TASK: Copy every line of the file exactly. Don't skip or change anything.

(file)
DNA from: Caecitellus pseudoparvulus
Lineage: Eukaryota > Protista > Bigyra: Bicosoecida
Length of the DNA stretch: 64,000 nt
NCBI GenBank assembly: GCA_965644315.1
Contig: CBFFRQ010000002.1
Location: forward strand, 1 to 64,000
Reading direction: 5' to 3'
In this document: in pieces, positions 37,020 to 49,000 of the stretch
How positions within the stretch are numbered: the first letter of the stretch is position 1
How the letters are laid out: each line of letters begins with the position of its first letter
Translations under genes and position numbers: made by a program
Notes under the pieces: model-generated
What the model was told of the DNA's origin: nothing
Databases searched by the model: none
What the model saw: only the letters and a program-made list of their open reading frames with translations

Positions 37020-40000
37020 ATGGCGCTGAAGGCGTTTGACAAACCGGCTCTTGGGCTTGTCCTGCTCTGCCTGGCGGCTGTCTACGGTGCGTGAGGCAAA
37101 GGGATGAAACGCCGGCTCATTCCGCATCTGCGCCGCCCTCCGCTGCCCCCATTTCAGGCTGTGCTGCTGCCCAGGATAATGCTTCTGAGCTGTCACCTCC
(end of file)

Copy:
DNA from: Caecitellus pseudoparvulus
Lineage: Eukaryota > Protista > Bigyra: Bicosoecida
Length of the DNA stretch: 64,000 nt
NCBI GenBank assembly: GCA_965644315.1
Contig: CBFFRQ010000002.1
Location: forward strand, 1 to 64,000
Reading direction: 5' to 3'
In this document: in pieces, positions 37,020 to 49,000 of the stretch
How positions within the stretch are numbered: the first letter of the stretch is position 1
How the letters are laid out: each line of letters begins with the position of its first letter
Translations under genes and position numbers: made by a program
Notes under the pieces: model-generated
What the model was told of the DNA's origin: nothing
Databases searched by the model: none
What the model saw: only the letters and a program-made list of their open reading frames with translations

Positions 37020-40000
37020 ATGGCGCTGAAGGCGTTTGACAAACCGGCTCTTGGGCTTGTCCTGCTCTGCCTGGCGGCTGTCTACGGTGCGTGAGGCAAA
37101 GGGATGAAACGCCGGCTCATTCCGCATCTGCGCCGCCCTCCGCTGCCCCCATTTCAGGCTGTGCTGCTGCCCAGGATAATGCTTCTGAGCTGTCACCTCC